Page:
Some power considerations when deciding to use transformations



Conventional wisdom suggests that for small data sets having substantial skew, one should attempt to determine the correct distributional form, if possible, and apply statistical methods appropriate for that distribution. Transformations such as the log or square root are often used. If an appropriate distributional form cannot be determined, a distribution-free procedure such as a rank transformation or a randomization test procedure can be used. To better appreciate the effect of such alternatives on both the type I error and power of detecting differences between treatment groups, simulation studies were conducted for responses having specific gamma G(r, Ø) and log-normal In(M, V) distributions. The gamma and log-normal distributions were selected so that they had the same first two moments. A simple two group design was assumed. The reference group always had an average disease level μ = 3.0 (μ = rø for gamma, μ = M for log-normal), and the treatment group always had means whose reductions ranged from 0 per cent to 50 per cent. The effect of distributional type and the degree of skewness was investigated by varying the population parameter values. Six statistical test procedures were compared for the gamma distributions. All test procedures were robust relative to the type I error. The UMP test based on a ratio of sample means produced the greatest power for all combinations of n, r and RT. The power losses associated with the randomization test, the t-test on original scale, and the t-test on the square root scale were very small, (3 per cent to 6 per cent in absolute value) for n = 10 and 15, and less than 2 per cent for group sizes of 25 or more. The power loss associated with the t-test on the log scale was much larger, ranging from 5 per cent to 10 per cent smaller power than the t-test on original scale. The Wilcoxon rank test produced similar results to that of the LOG t-test for small samples. The power for the shifted LOG (X + c) test increased monotonically to the asymptotic value of the ORE t-test. The same five test procedures based on differences in sample means were then compared for the corresponding log-normal distributions. The UMP test, that is, LOG(X), produced the highest power. There was very little power lost for the SQRT t-test. The loss in power varied between 2 per cent and 5 per cent for the RANK test. The RANK test performed considerably better than the t-test on the original scale. In contrast to the results for the gamma the power for the shifted LOG (X + c) test had its maximum for c = 0, and decreased monotonically to the asymptotic value of the ORIG t-test.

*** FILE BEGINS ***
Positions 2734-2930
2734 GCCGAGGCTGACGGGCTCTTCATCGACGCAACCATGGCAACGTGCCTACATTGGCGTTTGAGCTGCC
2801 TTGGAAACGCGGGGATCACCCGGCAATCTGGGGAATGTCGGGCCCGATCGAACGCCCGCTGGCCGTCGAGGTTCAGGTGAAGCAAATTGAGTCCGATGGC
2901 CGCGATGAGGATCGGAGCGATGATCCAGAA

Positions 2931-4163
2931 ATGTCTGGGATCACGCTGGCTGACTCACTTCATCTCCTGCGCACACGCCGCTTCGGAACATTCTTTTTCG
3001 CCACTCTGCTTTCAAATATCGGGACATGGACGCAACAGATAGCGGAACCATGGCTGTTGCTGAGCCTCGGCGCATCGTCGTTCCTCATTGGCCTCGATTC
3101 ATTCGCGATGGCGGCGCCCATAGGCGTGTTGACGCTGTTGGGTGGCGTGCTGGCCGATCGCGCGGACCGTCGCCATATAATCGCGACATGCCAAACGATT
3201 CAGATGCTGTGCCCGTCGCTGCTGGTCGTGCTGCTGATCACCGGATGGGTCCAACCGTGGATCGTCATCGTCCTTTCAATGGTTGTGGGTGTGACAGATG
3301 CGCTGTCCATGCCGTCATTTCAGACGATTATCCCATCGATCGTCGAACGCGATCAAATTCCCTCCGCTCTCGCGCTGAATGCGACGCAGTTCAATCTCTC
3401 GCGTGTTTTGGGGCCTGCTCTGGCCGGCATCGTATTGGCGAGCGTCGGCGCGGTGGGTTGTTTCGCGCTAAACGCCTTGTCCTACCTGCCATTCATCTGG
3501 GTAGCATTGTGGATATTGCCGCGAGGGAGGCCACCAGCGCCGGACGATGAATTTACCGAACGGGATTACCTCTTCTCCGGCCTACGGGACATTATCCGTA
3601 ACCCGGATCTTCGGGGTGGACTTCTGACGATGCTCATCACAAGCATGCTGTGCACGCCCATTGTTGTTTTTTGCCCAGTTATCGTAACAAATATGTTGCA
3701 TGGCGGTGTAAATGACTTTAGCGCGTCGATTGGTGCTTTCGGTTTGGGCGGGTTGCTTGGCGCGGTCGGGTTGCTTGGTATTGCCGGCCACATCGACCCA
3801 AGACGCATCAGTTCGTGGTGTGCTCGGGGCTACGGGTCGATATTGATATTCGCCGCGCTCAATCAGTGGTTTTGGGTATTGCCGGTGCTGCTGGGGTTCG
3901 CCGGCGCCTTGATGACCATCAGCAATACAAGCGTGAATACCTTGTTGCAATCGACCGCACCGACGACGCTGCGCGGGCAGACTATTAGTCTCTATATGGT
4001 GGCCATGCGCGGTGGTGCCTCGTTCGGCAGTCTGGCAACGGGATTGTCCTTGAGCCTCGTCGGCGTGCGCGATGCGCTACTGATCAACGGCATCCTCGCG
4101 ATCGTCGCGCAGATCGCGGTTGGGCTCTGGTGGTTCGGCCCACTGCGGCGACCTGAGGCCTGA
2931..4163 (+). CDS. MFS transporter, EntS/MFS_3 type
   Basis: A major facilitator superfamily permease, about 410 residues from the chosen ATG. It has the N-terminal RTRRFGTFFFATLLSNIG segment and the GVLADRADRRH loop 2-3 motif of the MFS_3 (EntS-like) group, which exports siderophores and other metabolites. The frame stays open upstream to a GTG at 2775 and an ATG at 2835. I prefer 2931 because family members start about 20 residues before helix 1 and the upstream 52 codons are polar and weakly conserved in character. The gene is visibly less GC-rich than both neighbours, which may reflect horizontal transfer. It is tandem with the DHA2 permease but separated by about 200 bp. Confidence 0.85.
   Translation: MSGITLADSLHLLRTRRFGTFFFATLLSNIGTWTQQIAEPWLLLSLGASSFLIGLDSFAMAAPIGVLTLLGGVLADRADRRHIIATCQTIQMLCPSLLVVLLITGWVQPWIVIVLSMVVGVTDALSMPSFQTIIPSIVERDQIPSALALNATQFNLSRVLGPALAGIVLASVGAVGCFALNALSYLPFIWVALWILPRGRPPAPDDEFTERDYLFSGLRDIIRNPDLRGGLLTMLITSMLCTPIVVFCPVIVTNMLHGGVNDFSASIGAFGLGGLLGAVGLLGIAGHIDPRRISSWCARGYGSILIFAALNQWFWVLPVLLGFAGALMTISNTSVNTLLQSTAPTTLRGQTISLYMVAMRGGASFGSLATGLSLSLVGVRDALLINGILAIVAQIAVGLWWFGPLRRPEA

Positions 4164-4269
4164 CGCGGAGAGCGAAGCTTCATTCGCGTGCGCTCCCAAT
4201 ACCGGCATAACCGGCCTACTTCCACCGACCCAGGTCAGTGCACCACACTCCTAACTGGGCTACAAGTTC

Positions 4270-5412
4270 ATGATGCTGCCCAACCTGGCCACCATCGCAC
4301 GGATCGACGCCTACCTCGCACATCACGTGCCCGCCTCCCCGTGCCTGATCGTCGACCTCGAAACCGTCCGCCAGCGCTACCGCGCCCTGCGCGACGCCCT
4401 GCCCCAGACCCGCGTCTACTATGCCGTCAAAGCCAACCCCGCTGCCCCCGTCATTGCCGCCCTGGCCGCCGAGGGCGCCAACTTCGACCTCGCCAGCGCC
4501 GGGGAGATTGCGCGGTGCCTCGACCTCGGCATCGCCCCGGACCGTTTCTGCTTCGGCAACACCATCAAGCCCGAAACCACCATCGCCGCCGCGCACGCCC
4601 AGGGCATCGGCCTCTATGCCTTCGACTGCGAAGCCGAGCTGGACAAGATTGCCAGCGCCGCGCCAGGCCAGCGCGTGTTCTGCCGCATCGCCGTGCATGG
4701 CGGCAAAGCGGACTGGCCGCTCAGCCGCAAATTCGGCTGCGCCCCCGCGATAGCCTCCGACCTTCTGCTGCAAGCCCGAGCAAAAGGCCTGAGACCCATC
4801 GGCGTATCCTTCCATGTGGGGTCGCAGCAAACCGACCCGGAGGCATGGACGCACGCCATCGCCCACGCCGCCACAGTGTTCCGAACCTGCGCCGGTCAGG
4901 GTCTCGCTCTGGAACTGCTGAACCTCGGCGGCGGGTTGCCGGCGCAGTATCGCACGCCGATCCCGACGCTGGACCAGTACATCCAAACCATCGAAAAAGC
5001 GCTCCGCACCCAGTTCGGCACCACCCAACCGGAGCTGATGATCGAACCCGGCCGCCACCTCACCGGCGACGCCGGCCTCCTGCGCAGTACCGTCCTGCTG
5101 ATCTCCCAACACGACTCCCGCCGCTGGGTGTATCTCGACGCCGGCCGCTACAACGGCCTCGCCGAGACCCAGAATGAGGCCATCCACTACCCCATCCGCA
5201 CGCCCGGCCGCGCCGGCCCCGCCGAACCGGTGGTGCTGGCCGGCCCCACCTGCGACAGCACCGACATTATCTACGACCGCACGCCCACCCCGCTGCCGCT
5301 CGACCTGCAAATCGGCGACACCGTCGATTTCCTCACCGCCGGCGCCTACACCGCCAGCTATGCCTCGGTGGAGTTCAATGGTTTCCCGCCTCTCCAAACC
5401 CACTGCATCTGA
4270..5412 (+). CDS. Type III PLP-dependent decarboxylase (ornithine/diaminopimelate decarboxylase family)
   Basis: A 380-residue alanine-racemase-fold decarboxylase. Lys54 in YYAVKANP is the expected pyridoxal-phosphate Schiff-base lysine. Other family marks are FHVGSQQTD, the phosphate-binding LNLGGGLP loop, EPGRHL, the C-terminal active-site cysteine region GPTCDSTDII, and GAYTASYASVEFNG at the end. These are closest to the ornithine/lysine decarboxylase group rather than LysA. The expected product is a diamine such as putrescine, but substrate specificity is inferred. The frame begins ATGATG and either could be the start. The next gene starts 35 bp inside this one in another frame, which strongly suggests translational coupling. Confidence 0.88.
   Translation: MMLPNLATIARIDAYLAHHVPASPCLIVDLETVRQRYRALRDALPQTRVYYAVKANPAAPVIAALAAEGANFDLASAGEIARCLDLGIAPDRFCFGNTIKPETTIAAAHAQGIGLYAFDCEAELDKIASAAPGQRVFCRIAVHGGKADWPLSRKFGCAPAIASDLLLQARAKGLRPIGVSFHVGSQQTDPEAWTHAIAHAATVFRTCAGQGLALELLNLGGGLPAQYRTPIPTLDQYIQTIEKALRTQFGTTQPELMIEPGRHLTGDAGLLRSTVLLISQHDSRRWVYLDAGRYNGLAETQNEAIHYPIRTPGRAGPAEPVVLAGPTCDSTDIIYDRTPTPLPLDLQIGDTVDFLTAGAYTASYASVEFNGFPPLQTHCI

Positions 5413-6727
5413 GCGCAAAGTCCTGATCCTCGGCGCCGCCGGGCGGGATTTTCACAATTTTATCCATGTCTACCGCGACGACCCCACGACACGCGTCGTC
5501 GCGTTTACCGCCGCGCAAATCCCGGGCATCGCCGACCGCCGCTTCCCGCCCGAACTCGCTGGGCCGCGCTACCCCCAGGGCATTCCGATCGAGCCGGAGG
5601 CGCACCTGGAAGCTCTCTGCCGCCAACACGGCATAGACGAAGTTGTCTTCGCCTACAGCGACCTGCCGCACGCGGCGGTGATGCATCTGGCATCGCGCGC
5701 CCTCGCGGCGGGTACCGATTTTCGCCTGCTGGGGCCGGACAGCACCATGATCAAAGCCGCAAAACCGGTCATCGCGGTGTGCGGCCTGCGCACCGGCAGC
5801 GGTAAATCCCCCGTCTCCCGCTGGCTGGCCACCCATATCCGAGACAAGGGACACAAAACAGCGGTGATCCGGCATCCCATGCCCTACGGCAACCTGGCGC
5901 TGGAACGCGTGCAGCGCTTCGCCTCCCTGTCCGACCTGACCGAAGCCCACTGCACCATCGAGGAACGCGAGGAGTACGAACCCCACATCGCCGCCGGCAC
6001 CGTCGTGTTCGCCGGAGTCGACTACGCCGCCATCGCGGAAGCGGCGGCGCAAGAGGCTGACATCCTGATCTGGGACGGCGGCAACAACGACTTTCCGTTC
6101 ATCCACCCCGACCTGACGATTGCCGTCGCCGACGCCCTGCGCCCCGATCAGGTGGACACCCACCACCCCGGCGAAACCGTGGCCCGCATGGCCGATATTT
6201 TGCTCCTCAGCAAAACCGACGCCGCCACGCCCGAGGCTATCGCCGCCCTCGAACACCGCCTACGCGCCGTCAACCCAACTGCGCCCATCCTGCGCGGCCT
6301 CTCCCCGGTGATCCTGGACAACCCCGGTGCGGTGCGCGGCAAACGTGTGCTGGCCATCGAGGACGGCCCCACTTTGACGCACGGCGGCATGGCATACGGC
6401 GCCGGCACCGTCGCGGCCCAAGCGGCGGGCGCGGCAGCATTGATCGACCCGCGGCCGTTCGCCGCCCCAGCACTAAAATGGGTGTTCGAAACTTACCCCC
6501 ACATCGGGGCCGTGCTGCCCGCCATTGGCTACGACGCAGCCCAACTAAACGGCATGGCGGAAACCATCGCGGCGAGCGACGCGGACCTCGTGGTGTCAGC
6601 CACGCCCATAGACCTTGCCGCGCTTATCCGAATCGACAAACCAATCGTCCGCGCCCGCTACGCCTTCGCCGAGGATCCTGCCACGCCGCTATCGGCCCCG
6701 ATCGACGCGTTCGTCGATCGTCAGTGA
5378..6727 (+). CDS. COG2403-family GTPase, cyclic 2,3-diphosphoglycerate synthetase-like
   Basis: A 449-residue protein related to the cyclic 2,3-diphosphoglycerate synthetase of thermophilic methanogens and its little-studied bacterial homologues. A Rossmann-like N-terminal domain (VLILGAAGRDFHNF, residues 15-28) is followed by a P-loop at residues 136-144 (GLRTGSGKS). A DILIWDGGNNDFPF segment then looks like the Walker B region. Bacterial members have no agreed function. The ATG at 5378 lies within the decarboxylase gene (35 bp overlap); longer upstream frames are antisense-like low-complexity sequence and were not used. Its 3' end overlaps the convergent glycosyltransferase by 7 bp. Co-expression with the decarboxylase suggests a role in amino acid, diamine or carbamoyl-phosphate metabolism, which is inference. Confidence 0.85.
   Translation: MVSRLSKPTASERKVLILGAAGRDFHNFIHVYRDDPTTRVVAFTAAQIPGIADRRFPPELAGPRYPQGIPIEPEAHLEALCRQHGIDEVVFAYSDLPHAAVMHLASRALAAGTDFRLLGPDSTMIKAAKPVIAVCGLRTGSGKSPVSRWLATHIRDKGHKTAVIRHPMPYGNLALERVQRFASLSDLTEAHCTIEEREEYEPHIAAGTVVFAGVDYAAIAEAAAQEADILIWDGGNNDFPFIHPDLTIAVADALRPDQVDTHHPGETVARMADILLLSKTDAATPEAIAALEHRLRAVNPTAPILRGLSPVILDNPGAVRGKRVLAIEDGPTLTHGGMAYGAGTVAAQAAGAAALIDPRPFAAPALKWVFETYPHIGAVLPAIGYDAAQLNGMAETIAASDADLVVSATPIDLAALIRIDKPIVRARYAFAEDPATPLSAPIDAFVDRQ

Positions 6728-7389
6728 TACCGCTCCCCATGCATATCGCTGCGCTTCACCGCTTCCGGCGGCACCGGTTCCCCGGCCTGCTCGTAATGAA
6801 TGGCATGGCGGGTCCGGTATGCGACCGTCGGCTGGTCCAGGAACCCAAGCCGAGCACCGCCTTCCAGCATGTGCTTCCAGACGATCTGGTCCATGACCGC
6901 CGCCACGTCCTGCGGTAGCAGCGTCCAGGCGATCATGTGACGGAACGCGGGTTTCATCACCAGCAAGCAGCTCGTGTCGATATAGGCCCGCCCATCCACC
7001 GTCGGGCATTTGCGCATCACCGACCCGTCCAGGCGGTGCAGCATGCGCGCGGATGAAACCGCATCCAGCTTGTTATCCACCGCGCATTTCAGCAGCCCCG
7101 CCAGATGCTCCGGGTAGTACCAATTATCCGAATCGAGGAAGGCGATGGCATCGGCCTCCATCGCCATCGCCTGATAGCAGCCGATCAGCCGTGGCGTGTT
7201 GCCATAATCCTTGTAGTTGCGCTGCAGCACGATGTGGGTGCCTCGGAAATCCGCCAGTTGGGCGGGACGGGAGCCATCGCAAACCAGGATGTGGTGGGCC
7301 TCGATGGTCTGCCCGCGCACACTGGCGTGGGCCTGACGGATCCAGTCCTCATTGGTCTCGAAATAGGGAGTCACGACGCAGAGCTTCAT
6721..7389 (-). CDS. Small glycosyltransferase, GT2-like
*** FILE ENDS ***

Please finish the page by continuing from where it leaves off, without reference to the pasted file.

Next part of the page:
The results suggest that statistical inferences can be highly dependent on the distributional form and the scale of measurement of the response used in the statistical analysis.